Sex work, in all its forms, is generally considered to be a problematic feature of urban areas. Such perceptions include associations with dirt and disorder, questions about sexual morality and the reputation of the surrounding areas, and fears concerning trafficking and other crime. However, robust and inclusive consultations with residential communities about the real (as opposed to perceived) effects of sex work remain limited.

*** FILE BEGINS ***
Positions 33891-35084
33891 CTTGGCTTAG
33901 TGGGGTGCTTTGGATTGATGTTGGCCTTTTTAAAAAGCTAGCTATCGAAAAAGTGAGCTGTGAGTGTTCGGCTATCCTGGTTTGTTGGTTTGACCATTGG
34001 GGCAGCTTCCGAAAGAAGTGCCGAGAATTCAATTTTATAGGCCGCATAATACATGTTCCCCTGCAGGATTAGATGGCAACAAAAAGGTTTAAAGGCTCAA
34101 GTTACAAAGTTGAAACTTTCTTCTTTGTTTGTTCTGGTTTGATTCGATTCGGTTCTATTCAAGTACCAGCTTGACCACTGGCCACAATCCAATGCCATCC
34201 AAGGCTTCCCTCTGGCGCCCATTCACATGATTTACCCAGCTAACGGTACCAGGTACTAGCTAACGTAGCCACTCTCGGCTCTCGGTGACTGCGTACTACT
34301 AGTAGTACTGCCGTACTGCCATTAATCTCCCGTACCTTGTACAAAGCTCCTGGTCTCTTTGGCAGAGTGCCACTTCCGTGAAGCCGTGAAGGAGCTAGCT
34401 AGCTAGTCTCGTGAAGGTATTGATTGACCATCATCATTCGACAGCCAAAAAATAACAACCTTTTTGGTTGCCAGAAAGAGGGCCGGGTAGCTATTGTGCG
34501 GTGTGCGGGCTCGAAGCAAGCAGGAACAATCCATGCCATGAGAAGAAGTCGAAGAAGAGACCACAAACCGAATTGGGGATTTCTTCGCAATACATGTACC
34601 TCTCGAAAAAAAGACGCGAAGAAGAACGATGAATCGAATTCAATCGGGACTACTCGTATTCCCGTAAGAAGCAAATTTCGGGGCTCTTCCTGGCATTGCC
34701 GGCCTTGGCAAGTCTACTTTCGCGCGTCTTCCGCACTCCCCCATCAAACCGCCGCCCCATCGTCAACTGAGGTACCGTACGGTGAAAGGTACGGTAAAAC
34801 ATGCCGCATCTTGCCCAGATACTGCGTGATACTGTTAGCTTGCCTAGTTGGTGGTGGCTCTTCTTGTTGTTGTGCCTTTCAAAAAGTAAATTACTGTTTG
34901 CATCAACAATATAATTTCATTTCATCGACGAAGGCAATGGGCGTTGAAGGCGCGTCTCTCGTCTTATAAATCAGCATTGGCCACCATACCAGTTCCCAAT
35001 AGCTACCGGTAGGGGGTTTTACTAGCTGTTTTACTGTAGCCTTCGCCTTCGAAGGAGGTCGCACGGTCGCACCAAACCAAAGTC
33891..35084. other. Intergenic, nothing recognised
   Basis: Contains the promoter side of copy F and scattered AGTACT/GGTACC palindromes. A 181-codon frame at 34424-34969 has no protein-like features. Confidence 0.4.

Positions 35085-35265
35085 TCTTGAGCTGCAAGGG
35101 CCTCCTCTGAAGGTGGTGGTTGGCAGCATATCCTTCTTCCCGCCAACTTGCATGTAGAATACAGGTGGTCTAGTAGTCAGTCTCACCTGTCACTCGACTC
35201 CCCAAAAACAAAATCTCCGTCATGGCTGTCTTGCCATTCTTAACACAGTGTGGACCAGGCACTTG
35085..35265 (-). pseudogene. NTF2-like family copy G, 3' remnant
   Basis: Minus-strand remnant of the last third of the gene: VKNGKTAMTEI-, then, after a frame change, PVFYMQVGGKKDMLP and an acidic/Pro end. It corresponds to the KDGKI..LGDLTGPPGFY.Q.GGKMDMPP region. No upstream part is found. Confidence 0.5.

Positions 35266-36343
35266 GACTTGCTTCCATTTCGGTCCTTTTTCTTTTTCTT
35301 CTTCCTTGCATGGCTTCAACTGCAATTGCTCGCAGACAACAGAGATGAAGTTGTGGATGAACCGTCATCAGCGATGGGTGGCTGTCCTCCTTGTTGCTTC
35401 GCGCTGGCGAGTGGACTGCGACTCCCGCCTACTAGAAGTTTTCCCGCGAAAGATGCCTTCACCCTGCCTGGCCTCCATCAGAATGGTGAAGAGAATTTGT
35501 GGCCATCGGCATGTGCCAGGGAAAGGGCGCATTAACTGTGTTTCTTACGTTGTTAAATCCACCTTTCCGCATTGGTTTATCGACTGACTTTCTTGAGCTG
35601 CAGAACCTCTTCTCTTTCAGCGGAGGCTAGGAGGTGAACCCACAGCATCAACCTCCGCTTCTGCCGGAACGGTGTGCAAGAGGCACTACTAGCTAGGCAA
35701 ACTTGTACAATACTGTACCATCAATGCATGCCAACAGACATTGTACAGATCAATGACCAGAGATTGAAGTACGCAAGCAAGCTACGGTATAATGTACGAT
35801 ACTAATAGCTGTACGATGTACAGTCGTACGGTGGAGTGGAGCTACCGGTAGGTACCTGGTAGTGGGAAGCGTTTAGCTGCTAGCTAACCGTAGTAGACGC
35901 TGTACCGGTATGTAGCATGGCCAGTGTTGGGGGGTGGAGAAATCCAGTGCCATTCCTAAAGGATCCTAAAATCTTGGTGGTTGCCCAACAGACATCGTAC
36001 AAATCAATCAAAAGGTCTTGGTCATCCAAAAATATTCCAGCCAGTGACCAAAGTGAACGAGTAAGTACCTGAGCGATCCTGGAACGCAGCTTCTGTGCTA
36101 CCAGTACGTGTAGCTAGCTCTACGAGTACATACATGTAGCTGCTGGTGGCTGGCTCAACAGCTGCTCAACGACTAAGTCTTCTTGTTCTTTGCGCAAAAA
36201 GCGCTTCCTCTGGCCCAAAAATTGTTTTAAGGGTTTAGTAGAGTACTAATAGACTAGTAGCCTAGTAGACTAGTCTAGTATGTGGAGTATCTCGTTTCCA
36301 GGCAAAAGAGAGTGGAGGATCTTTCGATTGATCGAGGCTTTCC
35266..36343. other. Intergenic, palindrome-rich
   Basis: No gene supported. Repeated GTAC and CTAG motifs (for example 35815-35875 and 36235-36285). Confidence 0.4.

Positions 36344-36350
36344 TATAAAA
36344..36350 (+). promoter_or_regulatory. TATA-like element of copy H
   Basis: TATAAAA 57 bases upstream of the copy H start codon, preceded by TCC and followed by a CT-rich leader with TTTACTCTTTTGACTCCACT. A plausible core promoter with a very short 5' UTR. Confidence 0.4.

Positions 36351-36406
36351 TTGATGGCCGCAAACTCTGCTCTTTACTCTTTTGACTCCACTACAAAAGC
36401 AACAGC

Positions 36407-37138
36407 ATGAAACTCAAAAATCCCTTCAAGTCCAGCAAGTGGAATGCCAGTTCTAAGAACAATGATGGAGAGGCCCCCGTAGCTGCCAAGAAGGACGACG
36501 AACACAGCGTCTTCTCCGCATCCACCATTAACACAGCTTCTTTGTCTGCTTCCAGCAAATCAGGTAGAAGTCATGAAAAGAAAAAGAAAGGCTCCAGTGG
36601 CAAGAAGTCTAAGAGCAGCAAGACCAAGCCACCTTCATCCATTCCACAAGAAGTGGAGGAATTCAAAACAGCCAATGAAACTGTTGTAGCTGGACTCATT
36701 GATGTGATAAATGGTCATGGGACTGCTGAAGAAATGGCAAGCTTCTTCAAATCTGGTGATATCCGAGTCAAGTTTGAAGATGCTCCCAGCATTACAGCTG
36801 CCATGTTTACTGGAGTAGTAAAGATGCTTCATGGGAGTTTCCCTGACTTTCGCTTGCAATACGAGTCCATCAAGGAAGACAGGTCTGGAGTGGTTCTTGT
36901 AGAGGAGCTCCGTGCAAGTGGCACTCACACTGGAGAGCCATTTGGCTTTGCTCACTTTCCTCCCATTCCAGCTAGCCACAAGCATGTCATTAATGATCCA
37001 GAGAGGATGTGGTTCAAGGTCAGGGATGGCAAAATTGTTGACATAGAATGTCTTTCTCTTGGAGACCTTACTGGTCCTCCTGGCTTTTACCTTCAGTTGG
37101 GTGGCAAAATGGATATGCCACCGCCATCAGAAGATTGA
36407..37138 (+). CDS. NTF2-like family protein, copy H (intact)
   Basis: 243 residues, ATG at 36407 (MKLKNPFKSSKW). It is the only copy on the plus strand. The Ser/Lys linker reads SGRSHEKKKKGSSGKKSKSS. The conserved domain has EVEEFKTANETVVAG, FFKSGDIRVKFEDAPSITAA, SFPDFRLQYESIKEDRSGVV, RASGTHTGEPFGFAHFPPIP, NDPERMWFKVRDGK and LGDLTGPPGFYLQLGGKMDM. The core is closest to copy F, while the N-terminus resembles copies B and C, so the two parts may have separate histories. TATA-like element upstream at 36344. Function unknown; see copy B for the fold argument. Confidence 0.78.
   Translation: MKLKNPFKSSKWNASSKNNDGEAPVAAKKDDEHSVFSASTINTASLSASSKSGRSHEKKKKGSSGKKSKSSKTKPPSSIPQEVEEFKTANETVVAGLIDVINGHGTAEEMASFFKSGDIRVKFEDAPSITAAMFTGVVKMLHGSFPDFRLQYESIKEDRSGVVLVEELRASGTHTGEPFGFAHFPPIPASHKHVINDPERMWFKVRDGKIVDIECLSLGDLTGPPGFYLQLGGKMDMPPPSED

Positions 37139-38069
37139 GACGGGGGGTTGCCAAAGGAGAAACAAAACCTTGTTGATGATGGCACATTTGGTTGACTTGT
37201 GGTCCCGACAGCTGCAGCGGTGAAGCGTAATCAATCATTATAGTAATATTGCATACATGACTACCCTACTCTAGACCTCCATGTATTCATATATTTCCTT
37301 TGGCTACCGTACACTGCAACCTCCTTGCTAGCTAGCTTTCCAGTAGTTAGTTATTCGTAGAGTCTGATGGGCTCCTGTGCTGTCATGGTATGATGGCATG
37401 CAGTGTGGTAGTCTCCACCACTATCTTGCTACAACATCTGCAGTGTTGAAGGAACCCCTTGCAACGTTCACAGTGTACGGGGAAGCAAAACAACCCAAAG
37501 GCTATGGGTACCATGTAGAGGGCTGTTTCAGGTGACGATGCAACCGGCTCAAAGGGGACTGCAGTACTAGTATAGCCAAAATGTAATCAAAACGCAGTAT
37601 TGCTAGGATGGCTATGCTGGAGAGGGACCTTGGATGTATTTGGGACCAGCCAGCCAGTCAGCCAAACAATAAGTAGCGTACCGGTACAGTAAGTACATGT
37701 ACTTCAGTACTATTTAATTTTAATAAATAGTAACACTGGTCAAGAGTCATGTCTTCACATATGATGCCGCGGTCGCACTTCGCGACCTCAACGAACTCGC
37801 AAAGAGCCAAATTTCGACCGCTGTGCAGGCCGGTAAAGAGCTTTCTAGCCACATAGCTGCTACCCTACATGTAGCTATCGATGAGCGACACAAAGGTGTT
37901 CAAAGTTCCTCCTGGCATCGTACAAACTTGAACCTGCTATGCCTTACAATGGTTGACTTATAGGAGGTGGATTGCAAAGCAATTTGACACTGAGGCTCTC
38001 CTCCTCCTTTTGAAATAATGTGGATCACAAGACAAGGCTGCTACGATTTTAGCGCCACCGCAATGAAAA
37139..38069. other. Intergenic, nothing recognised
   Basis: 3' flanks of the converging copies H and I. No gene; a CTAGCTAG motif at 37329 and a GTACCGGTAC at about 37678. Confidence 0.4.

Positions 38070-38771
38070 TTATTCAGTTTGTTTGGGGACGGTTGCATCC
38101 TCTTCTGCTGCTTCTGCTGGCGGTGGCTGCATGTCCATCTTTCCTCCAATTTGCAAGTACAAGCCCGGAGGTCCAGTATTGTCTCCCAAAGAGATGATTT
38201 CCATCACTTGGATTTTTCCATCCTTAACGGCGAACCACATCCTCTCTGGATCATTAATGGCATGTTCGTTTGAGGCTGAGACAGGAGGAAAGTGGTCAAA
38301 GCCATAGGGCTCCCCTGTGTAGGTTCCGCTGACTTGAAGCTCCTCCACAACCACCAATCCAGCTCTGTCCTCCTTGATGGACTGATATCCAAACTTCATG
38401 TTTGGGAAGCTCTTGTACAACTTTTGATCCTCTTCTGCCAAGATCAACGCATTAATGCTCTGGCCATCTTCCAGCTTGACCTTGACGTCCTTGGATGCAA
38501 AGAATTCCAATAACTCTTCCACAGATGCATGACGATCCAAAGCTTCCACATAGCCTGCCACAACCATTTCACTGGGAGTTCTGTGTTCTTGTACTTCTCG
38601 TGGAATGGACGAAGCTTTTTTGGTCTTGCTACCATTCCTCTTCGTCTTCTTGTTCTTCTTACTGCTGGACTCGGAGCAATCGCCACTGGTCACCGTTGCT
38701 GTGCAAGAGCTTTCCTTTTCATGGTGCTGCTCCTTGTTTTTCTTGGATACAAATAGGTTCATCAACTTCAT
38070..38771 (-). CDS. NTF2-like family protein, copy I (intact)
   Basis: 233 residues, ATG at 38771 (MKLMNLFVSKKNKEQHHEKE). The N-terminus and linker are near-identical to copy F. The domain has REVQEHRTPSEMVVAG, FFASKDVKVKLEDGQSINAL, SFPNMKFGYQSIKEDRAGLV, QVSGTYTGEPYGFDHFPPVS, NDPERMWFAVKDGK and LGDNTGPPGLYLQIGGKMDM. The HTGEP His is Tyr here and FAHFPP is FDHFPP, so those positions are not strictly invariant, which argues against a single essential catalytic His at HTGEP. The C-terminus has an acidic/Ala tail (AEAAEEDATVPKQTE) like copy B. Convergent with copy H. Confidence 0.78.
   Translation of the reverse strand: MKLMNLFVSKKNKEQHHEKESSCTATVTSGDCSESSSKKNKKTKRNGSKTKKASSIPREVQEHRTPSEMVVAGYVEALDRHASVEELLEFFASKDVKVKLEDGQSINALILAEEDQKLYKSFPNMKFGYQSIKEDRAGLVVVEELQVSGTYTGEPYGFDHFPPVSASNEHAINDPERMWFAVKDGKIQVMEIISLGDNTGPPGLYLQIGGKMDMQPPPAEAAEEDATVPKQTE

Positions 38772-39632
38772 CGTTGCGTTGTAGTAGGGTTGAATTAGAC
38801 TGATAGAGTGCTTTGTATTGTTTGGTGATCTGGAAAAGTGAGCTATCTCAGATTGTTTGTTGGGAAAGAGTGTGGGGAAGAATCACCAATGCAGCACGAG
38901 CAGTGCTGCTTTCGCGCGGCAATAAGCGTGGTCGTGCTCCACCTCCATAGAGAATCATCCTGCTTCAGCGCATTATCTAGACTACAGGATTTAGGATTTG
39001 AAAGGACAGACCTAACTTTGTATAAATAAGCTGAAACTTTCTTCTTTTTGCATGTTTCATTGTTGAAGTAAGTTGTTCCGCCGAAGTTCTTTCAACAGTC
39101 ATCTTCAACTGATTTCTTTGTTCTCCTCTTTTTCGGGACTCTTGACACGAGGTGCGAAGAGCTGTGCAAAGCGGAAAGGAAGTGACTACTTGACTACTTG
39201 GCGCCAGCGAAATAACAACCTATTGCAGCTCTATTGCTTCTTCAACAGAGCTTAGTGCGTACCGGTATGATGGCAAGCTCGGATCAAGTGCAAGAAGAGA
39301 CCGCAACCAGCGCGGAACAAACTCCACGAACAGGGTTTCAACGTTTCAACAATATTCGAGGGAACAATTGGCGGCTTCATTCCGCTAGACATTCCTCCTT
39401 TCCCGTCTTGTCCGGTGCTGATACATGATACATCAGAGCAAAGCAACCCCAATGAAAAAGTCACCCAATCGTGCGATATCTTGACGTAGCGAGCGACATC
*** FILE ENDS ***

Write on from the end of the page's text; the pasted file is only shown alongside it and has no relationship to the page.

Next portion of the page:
This talk, presented by Dr Emily Cooper of the University of Central Lancashire, will therefore shed some light on this under-researched area, discussing the findings from her doctoral research project (conducted between 2011-2013) on the effects of brothels in Blackpool on the surrounding residential communities. Drawing from observations, and interviews with local residents, police officers, Blackpool Council, and sex workers, the talk will provide an insight into how brothels in Blackpool are managed by local authorities and present their very complex role in the everyday lives of their neighbours. Contrary to the assumption that crime and disorder are the only aspects that brothels bring to residential areas, the brothels and sex workers have many roles in Blackpool’s community life. These include economic contributions, heightening feelings of safety and community spirit, social entertainment, and, quite simply, just being other ‘ordinary neighbours’.